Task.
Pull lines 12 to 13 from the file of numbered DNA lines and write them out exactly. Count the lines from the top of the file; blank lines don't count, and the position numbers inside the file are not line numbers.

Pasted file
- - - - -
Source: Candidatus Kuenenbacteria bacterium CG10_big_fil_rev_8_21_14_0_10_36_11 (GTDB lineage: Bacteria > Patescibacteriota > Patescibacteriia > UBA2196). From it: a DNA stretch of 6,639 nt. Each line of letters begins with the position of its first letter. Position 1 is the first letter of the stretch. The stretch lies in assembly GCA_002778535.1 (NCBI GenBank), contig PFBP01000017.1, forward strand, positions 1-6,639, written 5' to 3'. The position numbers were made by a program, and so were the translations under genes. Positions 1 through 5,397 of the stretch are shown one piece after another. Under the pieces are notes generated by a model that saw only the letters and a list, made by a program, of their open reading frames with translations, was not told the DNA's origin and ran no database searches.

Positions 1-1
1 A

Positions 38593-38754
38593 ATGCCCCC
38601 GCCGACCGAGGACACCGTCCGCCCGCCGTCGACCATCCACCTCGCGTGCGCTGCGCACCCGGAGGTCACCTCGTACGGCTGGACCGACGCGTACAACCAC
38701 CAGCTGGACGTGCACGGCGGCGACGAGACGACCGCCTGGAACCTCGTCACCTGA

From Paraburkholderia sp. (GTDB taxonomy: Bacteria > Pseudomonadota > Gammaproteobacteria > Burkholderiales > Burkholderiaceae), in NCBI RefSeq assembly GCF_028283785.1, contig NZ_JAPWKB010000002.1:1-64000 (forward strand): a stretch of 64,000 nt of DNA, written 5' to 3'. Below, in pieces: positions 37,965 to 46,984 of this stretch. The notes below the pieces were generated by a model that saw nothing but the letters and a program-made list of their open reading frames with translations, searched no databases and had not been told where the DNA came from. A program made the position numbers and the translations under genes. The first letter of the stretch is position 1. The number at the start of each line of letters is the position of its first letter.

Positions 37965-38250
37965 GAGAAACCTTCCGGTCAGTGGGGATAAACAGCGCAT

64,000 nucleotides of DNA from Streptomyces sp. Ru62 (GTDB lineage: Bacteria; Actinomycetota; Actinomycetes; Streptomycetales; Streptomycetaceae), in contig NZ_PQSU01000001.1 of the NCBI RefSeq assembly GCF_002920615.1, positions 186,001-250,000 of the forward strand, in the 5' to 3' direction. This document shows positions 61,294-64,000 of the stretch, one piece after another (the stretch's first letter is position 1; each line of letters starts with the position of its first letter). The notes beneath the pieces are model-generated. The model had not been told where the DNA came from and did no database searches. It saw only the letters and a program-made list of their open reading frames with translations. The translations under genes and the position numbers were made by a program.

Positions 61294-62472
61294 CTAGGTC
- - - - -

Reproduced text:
Positions 61294-62472
61294 CTAGGTC